Treatments for trigger finger

Treatment and surgery for trigger finger explained.

Surgery for trigger finger is a simple day-case procedure
Surgery for trigger finger is a simple day-case procedure

Trigger finger (stenosing tenosynovitis) is a common condition that can affect any digit in the hand, including the thumb.

The most common symptom is clicking in the finger during flexion. Classically, the problem is worse on waking.

Sometimes the finger actually becomes trapped in a flexed position and the patient struggles to release it using the other hand.

Eventually the finger may click out – hence the analogy of pulling the trigger of a gun. Very often, the patient can feel a lump in the finger that seems to move at the level of the distal palmar crease.

Once one finger is affected, it is common for a second finger to be affected too. There is a strong association with other conditions (see box 1).

Box 1 Associated conditions
  • Diabetes mellitus
  • Gout
  • Rheumatoid arthritis
  • Carpal tunnel syndrome
  • Dupuytren’s disease


The flexor tendons to each finger move through a series of loops, known as pulleys. These pulleys can be annular or cruciform and they are numbered in order beginning with the most proximal pulley.

The A1 pulley (the first annular pulley) is usually affected. The tendon becomes irritated and develops a fusiform swelling. This swollen area of tendon must slide through the A1 pulley whenever the finger moves and eventually it becomes too large for the space within the pulley. It is then possible for the lump to become trapped at one side of the pulley, effectively holding the finger in a fixed position.

The A1 pulley is at the level of the metacarpal head. It is also just distal to the distal palmar crease.


Rest and NSAIDs are often tried first line. Some patients wear extension splints overnight to hold the finger straight while they sleep, preventing early morning clicking. However, very few patients choose this solution.

In clinic, the first treatment is an injection of steroid and local anaesthetic mixed in a 10ml syringe using a blue needle.

The tip of the needle needs to be close to the flexor tendon and the fluid injected within the flexor sheath. The steroid will then suppress inflammation in this region and tends to reduce the swelling on the tendon until it is sufficiently small to pass through the A1 pulley.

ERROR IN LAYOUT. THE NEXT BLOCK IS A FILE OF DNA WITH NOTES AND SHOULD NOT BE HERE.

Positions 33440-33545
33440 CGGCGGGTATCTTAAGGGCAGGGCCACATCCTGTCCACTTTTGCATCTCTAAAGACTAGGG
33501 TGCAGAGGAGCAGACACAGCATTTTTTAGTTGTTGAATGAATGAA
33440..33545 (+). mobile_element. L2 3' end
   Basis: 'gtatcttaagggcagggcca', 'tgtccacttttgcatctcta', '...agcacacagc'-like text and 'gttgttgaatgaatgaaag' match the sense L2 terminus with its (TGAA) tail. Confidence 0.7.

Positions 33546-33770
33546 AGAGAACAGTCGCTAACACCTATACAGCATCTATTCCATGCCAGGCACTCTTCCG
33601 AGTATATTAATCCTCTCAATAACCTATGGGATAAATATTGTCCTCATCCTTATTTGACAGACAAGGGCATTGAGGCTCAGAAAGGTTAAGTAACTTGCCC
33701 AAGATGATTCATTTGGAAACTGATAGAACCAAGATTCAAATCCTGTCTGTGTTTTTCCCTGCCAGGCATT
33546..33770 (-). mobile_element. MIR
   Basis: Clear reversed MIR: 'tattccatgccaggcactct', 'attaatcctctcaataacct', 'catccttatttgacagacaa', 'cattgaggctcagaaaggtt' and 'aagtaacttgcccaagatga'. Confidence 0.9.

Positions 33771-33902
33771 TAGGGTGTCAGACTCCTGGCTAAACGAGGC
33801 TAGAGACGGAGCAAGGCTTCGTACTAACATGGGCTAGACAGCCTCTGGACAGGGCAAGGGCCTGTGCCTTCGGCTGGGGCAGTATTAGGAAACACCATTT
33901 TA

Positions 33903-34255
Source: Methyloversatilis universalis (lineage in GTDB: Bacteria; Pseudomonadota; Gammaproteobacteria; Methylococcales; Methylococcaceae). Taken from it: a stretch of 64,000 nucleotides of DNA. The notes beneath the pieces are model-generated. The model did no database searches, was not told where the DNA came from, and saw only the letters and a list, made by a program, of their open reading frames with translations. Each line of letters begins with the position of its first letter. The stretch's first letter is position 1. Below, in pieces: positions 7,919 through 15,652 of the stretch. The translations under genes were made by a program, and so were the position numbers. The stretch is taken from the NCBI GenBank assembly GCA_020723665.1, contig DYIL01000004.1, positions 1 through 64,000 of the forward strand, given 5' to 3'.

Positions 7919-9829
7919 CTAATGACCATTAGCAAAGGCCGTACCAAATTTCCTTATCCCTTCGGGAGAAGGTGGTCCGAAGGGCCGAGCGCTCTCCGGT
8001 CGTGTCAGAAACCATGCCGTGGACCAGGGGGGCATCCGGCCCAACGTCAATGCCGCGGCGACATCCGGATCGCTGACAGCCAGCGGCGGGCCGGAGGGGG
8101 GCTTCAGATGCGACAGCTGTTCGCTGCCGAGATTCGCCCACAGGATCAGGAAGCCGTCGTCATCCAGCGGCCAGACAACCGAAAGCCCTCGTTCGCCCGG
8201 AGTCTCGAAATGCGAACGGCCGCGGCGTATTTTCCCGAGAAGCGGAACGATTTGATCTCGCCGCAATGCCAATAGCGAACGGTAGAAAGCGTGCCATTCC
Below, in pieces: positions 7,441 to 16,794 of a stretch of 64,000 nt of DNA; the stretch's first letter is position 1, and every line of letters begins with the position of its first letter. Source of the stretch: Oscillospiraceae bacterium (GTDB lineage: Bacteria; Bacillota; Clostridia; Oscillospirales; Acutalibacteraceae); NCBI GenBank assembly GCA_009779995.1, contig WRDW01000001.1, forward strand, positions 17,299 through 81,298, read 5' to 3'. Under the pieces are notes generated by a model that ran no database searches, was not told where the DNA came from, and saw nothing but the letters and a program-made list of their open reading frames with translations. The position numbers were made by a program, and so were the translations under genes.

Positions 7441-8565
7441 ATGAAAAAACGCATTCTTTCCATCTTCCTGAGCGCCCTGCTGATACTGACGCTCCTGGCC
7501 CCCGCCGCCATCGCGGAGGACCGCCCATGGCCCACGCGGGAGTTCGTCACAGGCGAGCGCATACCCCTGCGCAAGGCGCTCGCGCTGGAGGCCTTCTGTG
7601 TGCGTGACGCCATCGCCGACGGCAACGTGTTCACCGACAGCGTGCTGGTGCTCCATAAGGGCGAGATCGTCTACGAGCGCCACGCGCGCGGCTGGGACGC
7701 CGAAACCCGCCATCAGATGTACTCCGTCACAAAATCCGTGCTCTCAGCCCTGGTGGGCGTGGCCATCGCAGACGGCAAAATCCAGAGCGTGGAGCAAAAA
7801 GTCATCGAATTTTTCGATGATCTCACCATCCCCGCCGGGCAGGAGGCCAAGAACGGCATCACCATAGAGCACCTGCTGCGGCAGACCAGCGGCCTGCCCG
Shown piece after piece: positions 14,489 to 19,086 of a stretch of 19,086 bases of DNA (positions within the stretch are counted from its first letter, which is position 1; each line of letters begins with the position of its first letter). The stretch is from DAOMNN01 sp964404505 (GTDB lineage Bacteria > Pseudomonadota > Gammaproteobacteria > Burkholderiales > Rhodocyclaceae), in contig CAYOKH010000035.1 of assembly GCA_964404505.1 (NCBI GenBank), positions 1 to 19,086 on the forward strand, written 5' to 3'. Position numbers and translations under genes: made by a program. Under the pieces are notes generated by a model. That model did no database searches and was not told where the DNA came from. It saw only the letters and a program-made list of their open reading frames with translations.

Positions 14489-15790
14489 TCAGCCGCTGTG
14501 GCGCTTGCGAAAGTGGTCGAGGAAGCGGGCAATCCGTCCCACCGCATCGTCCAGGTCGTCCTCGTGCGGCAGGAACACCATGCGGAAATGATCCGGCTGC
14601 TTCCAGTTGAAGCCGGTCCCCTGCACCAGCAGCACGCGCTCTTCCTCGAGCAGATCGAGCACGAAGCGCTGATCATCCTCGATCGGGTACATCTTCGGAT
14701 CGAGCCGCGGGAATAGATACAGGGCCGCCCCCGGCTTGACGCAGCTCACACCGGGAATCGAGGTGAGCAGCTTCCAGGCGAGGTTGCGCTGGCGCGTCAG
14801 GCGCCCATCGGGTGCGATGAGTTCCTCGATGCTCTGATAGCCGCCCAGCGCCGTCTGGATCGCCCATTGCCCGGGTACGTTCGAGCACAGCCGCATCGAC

The injection can be unpleasant for patients, but at least half and up to three-quarters are cured.

It can take several weeks for steroids to act. I usually suggest that patients return after six weeks to discuss further options if the injection has not worked.

The first option is to do nothing, and as it is not life-threatening, some patients do choose to live with the problem.

Some surgeons perform a second injection and if that fails, proceed to surgery. Others suggest surgery next if the first injection fails.

Surgery for trigger finger is a simple day-case procedure


Surgery is a simple day-case procedure. Although it carries the usual risks of surgical procedures, it is almost always successful.

The operation is usually performed under local anaesthetic, but could be done under general anaesthetic.

A tourniquet on the arm is used just above the elbow to achieve a near bloodless field. Many patients feel the tourniquet is the worst part of the procedure. Typically, the tourniquet would be on for five to 10 minutes.

A longitudinal incision is made over the A1 pulley area, the fat retracted and tendon exposed, ensuring the adjacent neurovascular structures are not over the tendon. Then a longitudinal incision is made over the A1 pulley and extended in either direction, until the tendon moves freely.

The lump in the tendon is usually a vague fusiform swelling, rather than the gritty isolated lump imagined from examining the patient.

Some surgeons use a transverse incision; this has the advantage that it can be extended to do two or more adjacent fingers in the same procedure.

Trigger thumb is slightly more difficult to operate on and a zigzag incision may be used to gain clear access to the flexor tendon and see the adjacent neurovascular structures before incising the tendon.

There is a theoretical risk of cutting the nerves at either side of the tendon. Patients need to be made aware that they could develop numbness on the side of the finger, should this complication arise.

It seems intuitive that the pulley is performing an important task and so there will be a problem with finger function after surgery. However, the A1 pulley seems to be one of those structures you can cut through without any functional deficit. Damage to the more distal pulleys would damage finger function and create bowstringing of the flexor tendons.

Dissolvable sutures are used to close and a bandage applied. The patient should wear a high arm sling most of the time for the first two days. The bandage comes off at day five and the adhesive dressing should be kept on for two weeks.

  • Mr Cutts is consultant orthopaedic surgeon at the James Paget Hospital, Norfolk

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